Coming up to the cold pools along the main approach road it was difficult to see anything other than the huge bluff that formed a natural barrier against the heat rising up from the valley as thick as smoke. Already, cheaper tourist hotels were beginning to make an appearance, with their gaudy facades and neon signs and promises of low-cost bus tours up to the main site itself.

  Karen and myself, however, had a better room in one of the larger resorts up on the bluff. The brochures promised the best views of the valley, and the freshest, coolest air that only the pools could provide.

  We were heading uphill past the first cluster of hotels when the car began to choke. ‘Damn it,’ I swore, punching the dash. Karen reached over and touched my arm, and when I looked towards her, her smile calmed me. My own cold pool, I thought. My very own.

  ‘We’re almost there,’ she said. ‘Don’t worry.’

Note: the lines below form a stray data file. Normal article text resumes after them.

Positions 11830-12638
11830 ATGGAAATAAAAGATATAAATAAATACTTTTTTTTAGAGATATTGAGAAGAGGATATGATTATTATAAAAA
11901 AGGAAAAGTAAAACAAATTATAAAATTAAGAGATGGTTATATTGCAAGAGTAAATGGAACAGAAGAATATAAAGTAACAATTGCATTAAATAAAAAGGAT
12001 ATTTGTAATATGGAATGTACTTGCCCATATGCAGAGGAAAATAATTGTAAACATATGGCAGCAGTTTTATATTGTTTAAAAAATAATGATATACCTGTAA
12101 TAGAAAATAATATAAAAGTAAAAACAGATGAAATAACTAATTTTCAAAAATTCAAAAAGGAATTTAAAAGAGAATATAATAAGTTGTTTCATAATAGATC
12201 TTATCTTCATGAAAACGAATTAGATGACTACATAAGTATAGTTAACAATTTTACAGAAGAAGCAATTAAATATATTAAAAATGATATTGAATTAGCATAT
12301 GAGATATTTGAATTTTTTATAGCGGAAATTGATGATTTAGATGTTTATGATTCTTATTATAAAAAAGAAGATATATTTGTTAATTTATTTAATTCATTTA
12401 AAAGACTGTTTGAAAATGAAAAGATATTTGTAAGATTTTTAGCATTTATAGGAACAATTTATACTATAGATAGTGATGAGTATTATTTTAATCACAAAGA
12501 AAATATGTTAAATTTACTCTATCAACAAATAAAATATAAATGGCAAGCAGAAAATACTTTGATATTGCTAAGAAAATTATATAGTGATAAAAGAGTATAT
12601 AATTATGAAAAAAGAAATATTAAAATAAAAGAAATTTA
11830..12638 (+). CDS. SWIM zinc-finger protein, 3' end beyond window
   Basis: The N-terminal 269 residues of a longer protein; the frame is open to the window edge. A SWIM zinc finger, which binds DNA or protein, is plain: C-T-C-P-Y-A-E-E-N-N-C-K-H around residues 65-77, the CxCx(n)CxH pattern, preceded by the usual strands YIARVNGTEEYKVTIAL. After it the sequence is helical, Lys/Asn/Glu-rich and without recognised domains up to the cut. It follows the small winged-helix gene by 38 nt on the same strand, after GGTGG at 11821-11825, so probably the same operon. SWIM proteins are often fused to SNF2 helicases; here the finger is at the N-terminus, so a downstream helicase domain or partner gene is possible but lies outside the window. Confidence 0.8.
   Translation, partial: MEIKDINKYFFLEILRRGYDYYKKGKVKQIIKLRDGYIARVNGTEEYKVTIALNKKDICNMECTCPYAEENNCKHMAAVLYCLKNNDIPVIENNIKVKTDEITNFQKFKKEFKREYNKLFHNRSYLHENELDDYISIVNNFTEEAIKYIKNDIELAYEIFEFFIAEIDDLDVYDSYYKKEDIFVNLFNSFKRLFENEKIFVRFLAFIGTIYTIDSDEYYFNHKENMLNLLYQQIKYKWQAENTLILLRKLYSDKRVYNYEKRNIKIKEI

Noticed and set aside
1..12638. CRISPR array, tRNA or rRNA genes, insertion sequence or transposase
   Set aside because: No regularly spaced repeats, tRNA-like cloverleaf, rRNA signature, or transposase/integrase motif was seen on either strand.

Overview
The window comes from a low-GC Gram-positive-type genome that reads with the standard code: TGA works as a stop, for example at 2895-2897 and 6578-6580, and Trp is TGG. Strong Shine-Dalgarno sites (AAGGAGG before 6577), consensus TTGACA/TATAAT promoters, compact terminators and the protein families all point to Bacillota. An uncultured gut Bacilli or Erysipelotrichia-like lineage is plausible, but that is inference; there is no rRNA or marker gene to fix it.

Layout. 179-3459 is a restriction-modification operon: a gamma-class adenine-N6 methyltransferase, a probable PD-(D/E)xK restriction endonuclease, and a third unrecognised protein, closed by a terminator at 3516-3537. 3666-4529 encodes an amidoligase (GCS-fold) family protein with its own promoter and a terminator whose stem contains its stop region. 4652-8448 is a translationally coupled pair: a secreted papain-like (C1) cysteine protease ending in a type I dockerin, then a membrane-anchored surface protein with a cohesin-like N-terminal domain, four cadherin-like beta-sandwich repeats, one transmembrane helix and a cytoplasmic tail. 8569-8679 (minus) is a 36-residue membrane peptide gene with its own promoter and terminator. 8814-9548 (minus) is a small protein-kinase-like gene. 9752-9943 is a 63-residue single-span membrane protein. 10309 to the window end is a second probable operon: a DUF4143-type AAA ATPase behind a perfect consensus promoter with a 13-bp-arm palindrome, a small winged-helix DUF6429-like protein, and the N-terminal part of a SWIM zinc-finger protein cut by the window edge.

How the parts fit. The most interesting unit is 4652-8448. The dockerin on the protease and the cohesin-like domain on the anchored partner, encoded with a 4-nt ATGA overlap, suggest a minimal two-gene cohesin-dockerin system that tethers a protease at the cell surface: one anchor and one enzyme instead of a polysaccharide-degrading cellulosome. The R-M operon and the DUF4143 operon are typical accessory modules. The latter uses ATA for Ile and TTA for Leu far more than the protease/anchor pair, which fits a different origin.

I smiled and felt a welling in my throat. She smiled back, but her grin was just a little too wide to be safe and I saw one of the sores along her jaw line break open and begin to trickle pus down her neck. I didn’t want to say anything, but she had obviously felt it and reached up with a tissue to dab it dry.

  I watched her as she arched her neck and tried to assume a swanlike posture of elegance and grace. She glanced out of the car window and then back at me, her eyes defiant, but it was too late. Feeling hopeless, useless, I began to cry.

  ‘Oh, Lewis, don’t,’ she hushed me. ‘I can’t bear it.’

  I swallowed down a sob and tried to be brave for her, but I knew that it didn’t matter, it was a waste of time. Nothing I could do or say would ease the variant of skin cancer that ravaged her body; nothing would make this trip anything other than the last wish of a dying woman. Karen had dreamed of seeing naturally cold water for the first time, and it was only with sizable donations from friends and family that we could make this trip and afford the high prices at all.

  I urged the complaining car on up the steep road that jagged back and forth across the bluff’s face. Karen, ever cheerful, leaned forward in the seat, eyes straining for the sign the brochure had promised we would see about halfway up.